Butchers and multiple retailers enjoy a buoyant Christmas
Christmas meat sales for 2016 offered up some promising results for many butchers up and down the country, as well as the major retailers.
Roger Kelsey, the National Federation of Meat and Food Traders’ chief executive, told Meat Management: “Christmas trade was very good with sales around the same as last year. Beef sales as usual were very good, particularly amongst butchers that age beef on the bone. Meanwhile fresh turkey sales, whole or portioned, were as expected and at about the same level as 2015.”
The Q Guild’s north east region and national vice-chairman, David Lishman of Lishman’s Butchers in Ilkley, also reported that many members in the region experienced sales similar to 2015 figures, however also said that some company’s achieved an increase in turnover and customer orders. For example one member saw an increase of 15.8% in sales, while others saw between a 2% and 10% rise.
Individual highlights from other independent butcher shops across the country included, Aubrey Allen, winner of Britain’s Best Butcher’s Shop 2016, which saw sales increase by over 15% over the Christmas period from 2015, and the Ginger Pig in London, which saw its Christmas orders (excluding till takings) increase by 26% compared to 2015.
“Following a successful Christmas launch at the end of November and a social media campaign to follow this up we are delighted that sales have increased in excess of 15% on last year,” Lucianne Allen, sales and marketing director at Aubrey Allen, commented.
“Meat sales remain traditional with turkey and cockerel the favourites. However, there was also demand for gluten free sausages, stuffed turkey breasts, free range ducks and game birds. The traditional grass fed beef joint, a ham and a pork pie were still very much on the list as well,” Allen added.
One particular trend noticed by butchers including Lishman’s as well as Bolton-based Fraser’s Butchers was the rise in popularity of the boneless turkey breast in place of whole turkey.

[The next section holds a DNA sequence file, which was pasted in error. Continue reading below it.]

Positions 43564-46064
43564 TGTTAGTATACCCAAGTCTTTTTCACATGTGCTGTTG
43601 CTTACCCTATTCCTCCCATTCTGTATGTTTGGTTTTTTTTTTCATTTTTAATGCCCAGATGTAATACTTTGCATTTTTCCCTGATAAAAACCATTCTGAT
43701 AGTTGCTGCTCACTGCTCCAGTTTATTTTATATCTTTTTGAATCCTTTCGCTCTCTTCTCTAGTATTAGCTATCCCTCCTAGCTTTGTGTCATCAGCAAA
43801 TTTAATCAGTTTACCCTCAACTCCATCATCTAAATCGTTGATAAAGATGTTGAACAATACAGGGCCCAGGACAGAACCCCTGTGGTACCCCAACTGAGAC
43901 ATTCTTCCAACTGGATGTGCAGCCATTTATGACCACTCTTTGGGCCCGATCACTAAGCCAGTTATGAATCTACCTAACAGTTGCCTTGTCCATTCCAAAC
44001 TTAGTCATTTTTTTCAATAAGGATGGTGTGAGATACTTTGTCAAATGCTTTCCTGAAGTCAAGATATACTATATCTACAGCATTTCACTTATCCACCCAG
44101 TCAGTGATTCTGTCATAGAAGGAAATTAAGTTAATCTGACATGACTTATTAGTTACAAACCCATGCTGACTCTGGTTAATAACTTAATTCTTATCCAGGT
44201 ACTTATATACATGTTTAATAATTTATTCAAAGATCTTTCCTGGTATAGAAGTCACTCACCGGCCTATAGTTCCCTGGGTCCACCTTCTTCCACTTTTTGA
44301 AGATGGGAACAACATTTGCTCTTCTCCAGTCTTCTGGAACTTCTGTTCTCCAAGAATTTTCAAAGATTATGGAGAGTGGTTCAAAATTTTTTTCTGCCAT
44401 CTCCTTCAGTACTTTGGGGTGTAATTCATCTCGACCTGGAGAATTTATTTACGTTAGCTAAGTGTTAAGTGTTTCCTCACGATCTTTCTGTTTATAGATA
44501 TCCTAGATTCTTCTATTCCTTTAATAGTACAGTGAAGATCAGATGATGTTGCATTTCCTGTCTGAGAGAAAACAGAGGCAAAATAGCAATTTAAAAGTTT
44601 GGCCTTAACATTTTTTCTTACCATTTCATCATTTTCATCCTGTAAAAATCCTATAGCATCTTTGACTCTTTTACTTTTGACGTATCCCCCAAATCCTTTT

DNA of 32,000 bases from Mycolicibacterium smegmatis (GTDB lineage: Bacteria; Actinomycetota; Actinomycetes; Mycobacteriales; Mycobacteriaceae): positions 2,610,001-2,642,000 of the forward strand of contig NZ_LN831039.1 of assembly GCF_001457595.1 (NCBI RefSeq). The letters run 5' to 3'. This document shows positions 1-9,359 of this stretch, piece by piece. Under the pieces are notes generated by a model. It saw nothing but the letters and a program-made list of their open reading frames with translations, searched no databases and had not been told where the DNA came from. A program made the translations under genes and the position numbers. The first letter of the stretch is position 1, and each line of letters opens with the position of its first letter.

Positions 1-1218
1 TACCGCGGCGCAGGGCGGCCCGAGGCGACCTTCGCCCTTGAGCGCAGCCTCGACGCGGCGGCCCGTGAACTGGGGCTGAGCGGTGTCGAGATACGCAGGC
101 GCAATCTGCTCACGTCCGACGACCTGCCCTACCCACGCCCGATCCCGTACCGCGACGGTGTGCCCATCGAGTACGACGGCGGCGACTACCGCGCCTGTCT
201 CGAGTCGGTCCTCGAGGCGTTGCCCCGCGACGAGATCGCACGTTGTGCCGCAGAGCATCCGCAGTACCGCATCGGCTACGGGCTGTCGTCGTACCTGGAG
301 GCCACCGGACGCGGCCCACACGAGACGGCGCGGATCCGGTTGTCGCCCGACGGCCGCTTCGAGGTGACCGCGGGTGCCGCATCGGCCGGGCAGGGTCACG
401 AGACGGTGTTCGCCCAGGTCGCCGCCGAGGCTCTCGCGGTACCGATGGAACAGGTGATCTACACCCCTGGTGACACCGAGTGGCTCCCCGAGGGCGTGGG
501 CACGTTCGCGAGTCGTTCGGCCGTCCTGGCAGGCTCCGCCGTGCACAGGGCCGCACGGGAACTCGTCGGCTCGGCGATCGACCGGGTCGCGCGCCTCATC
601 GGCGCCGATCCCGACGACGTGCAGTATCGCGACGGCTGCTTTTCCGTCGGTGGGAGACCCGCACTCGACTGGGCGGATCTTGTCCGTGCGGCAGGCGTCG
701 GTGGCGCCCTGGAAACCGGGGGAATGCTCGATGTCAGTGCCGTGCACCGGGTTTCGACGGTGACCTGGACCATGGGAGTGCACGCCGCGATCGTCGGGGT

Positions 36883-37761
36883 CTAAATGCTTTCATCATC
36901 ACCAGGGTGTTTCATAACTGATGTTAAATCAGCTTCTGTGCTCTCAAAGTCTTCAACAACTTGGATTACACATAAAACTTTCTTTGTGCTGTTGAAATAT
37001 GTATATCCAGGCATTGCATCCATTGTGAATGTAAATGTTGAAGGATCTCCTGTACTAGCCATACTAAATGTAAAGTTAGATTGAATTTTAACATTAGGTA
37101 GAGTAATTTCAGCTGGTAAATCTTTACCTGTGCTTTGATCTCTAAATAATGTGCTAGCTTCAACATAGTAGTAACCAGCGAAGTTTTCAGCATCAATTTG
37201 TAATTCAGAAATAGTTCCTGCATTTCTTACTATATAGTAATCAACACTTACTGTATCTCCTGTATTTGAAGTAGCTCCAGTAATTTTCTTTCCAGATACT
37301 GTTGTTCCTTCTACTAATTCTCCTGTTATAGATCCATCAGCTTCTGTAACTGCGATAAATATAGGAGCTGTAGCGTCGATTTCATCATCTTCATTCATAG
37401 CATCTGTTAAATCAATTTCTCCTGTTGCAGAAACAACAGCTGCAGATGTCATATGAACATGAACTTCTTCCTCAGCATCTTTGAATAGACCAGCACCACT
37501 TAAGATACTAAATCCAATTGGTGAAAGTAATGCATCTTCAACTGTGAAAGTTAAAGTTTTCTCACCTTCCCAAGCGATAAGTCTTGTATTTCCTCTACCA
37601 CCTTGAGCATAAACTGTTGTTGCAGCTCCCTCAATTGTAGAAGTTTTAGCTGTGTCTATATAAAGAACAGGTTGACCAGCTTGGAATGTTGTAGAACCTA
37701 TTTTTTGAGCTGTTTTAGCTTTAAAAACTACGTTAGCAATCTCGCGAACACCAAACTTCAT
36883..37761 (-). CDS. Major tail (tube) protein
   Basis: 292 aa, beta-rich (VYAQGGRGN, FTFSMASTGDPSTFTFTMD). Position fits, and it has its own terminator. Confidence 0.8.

Andy Hull of Fraser’s Butchers commented: “We had a great few weeks of business over the festive season. We have noticed there is an ever increasing trend for boneless turkey breast butterflies in place of whole turkeys.
“We would also say that lots of people this year had two or three roasts with their dinners, buying turkey, beef and ham at once,” Hull added.
Beyond the main centrepiece of the dinner table, Fraser’s also experienced strong demand for its ready-made pigs in blankets as well as its homemade pork pies, which sold 3,000 throughout December.
Lishman’s also noticed a rise in smaller ‘add on’ products being purchased. Lishman explained: “The customer basket size and the number of products sold to each client appeared to be higher this year with more sales of smaller ‘add on’ goods such as pigs in blankets, sausage meat stuffing and buffet type food, including pork pies and charcuterie.”
Meanwhile the supermarkets also benefited over the Christmas period with figures from Kantar Worldpanel for the 12 weeks ending 1st January 2017 showing the fastest recorded growth since 2014, as a result of additional consumer spend of approximately half a billion pounds increasing total supermarket sales by 1.8%.
The big four supermarkets together accounted for 71.4% of market share, with a sales increase of 0.1% – the first time that all four have collectively grown since June 2014.
Notable successes for the retailers were premium own label brands, particularly cooked meats such as ham.
Fraser McKevitt, head of retail and consumer insight at Kantar Worldpanel, said: “Thanks to continued investment in premium own label brands across the major retailers in 2016, such products finished the year with record 12 week sales of almost one billion pounds.”
Tesco’s recent sales revival continued with an increase of 1.3% particularly helped by its performance within fresh food.
Also increasing sales after a successful end to 2016 were Iceland, where sales grew by 9.6%, Waitrose (3.0%) and Co-op (2.4%).
Sainsbury’s saw a marginal sales decline of 0.1%, though it did deliver strong online sales growth.
McKevitt said the discounters tend to take a slightly smaller share of the market in December than the rest of the year as consumers revert to traditional retailers for the holiday season.
McKevitt concluded: “Sales were buoyed by strong consumer appetite for festive celebration after a turbulent year.”